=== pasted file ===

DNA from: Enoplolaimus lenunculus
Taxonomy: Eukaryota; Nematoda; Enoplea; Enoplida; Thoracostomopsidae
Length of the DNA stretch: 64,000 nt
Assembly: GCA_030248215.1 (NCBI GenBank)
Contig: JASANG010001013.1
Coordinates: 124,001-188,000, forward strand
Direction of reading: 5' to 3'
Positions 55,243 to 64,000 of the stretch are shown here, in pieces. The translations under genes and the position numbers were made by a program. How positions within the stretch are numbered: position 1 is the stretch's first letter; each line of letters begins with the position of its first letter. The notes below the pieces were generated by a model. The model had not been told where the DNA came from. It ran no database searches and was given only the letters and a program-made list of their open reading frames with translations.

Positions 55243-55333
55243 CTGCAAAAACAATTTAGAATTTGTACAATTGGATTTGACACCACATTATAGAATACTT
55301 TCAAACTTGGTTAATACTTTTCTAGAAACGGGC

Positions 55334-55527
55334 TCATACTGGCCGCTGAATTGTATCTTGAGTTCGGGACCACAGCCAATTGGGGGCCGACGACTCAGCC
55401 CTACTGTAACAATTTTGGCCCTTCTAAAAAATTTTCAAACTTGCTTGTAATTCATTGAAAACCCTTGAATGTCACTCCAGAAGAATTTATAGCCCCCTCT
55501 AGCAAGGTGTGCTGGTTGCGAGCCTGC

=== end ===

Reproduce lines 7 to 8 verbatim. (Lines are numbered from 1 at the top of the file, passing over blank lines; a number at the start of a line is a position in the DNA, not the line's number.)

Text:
Direction of reading: 5' to 3'
Positions 55,243 to 64,000 of the stretch are shown here, in pieces. The translations under genes and the position numbers were made by a program. How positions within the stretch are numbered: position 1 is the stretch's first letter; each line of letters begins with the position of its first letter. The notes below the pieces were generated by a model. The model had not been told where the DNA came from. It ran no database searches and was given only the letters and a program-made list of their open reading frames with translations.